The original use-case I envisioned for something like this is someone deciding which cities they might like to move to by choosing cities that have a lot of people with shared interests. So should the metric for that be total people that are part of a topic, or the % of total city population engaged in that topic? I've currently chosen the former, but interested in what others might think.
Thanks for the feedback,
The latter measurement better indicates the probability of a chance encounter with someone who has your shared interests.
Ideally, both. You want to have a community with at least N people, but cities with a high % should rank higher.
Could also account for the number of total meetup.com members in that place.
Another ranking to consider is the h-index metric for academic papers (https://en.wikipedia.org/wiki/H-index), where you use the number of members of each meetup group in place of citations. So a city with a score h has h meetups each of which has at least h members.
Thanks for reading the writeup!
It did work for one topic after a while, but I'm not sure if I was just lucky or did something different.
Great idea though, I hope I can get it working later!
Try waiting quite a while before interacting with it. An example topic "data science" should initialize the map data eventually.
Also, perhaps you could do something like establish an overall average and standard deviation "percentage interested" in each topic, then compare the percentage in a given location with the expected. The farther the percentage from the expected (in either direction), the more that location gets pulled up or down. For example, maybe every location is equally good if you're interested in "breathing air", but then maybe one has a slightly higher concentration, making it more relevant.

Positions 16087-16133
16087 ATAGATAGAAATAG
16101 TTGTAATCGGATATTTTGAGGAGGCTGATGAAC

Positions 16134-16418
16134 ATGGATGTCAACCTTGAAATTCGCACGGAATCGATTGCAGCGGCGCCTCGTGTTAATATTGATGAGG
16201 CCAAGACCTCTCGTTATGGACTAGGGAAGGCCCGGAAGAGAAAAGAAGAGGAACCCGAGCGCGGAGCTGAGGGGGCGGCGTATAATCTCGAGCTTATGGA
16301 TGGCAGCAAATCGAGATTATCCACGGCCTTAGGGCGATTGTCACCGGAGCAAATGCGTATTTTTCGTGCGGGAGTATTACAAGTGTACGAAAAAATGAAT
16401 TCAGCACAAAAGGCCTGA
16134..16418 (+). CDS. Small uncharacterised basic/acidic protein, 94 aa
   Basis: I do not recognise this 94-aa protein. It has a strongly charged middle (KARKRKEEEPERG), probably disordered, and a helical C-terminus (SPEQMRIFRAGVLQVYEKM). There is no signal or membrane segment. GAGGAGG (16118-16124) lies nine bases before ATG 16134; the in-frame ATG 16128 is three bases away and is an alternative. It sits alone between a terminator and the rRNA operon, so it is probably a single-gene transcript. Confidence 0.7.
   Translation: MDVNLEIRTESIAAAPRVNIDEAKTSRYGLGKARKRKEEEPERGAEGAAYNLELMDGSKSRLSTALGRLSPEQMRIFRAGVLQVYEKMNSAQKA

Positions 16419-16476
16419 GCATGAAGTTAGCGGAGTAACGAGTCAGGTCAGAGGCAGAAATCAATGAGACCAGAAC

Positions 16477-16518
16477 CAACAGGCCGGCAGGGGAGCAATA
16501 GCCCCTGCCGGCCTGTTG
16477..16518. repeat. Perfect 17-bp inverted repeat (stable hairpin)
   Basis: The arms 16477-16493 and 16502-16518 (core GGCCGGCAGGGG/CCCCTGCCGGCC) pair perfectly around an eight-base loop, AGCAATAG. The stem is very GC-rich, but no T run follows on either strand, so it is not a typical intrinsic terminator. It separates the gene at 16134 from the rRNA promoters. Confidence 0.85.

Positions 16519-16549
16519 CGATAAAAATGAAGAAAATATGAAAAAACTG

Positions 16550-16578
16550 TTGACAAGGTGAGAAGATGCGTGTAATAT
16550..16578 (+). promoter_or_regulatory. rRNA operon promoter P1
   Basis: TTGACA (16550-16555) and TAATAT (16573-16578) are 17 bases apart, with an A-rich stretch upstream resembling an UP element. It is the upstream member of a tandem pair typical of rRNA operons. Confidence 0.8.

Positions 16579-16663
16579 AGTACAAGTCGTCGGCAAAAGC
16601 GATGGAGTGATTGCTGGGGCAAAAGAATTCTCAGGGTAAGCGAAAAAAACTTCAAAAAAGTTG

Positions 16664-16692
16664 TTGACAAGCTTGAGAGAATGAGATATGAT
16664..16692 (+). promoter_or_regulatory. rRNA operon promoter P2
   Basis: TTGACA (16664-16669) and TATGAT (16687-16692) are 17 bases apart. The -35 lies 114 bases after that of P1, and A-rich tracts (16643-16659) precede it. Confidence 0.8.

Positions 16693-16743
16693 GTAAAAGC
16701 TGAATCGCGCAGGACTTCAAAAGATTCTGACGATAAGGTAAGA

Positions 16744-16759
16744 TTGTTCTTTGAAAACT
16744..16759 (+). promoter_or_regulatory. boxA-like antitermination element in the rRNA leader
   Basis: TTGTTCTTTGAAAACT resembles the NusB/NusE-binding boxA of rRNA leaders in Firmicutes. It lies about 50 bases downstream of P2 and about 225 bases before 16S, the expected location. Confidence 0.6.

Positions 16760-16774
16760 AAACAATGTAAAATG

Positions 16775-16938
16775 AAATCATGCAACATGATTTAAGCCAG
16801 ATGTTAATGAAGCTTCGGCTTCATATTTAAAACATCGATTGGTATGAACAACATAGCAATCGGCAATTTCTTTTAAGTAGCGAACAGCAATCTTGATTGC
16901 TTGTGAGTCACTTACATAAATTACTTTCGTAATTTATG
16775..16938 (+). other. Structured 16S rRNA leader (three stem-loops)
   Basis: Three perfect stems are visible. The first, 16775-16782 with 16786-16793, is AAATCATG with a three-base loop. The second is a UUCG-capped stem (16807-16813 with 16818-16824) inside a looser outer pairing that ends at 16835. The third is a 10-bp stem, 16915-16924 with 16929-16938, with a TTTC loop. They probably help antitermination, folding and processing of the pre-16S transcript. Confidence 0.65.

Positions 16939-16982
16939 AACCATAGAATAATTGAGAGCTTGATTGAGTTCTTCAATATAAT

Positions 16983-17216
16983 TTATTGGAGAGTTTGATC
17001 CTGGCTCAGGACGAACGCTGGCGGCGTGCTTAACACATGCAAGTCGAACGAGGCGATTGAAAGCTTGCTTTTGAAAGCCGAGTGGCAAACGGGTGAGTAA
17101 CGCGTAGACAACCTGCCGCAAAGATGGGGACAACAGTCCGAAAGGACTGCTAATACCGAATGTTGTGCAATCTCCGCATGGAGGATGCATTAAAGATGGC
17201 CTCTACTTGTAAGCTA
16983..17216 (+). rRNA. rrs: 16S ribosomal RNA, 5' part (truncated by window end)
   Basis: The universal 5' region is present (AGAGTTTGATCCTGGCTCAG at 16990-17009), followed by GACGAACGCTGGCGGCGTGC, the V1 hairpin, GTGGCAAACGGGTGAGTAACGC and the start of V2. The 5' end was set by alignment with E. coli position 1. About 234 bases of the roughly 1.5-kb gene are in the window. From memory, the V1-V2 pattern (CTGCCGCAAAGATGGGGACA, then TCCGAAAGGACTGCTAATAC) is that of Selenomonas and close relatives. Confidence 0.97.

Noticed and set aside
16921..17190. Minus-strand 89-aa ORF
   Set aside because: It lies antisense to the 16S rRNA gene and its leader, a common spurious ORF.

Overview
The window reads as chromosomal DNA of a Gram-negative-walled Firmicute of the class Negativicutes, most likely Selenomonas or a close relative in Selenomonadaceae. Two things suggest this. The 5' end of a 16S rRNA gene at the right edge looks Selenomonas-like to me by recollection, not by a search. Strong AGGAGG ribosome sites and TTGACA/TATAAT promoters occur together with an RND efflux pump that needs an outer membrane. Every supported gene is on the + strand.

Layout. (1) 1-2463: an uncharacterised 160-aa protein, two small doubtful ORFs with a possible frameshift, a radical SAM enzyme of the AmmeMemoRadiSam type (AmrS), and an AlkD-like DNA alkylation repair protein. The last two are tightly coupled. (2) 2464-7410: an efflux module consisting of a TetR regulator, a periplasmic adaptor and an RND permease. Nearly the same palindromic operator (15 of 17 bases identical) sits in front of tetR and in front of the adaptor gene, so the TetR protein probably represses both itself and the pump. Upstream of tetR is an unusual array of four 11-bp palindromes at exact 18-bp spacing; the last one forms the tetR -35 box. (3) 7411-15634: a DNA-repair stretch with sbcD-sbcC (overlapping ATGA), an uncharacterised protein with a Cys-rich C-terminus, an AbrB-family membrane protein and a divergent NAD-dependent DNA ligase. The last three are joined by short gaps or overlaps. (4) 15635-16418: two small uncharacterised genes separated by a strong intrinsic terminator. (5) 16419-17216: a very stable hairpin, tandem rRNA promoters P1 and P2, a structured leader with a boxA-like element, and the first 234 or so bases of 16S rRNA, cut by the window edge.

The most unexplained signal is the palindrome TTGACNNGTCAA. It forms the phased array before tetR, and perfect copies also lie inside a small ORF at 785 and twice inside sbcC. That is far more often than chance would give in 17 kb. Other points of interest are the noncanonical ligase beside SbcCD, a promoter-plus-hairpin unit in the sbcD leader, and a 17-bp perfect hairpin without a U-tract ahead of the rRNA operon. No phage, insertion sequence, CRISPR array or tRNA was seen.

Also, as you are combining several interests, you are trying to maximize coverage and uniqueness (maximum number of interests present in the maximum amount, with stronger interests given more weight (though you don't ask anyone to rank interests), such that locations having them getting a boost). That is, one location shouldn't dominate the rankings due to a much higher likelihood of having one interest, while having the other interests being "averagely represented" or worse.
That is, maybe the proper way to combine the standard deviations for each place is through multiplication (take the absolute value, then "multiply in" if standard deviation is positive or "divide in" if standard deviation is negative). This will ensure that below average "satisfaction of interests" divide/lower the ranking score and that positive "SOIs" multiply/increase it.
Also, it's good to pull the ranking score from a mean/center/expectation with each "interest score", rather than just blindly averaging/kludging them in. The standard deviation approach achieves this, but I'm mentioning it explicitly such that you can consider it in the event something other than standard deviations are used.
There could also be something done to boost a city with meetups for a rare interest (the smaller the overall percentage, the more weight a location gets). For example, if 2% overall are interested in Cricket and 20% in design, then a city with an overall percentage of 3% cricket should be boosted more than a city with an overall percentage of 30% design, even though the proportion "above the norm" is the same, as Cricket is "hard to find" or a rarity.
Also, if you could factor in the area of a city, then that could enhance the scores further (5k out of 5 million people in New York means something entirely different than 5k out of 5 million in a sprawling suburbia, as population density makes it more likely the 5K in New York will be accessible).
See what I'm getting at?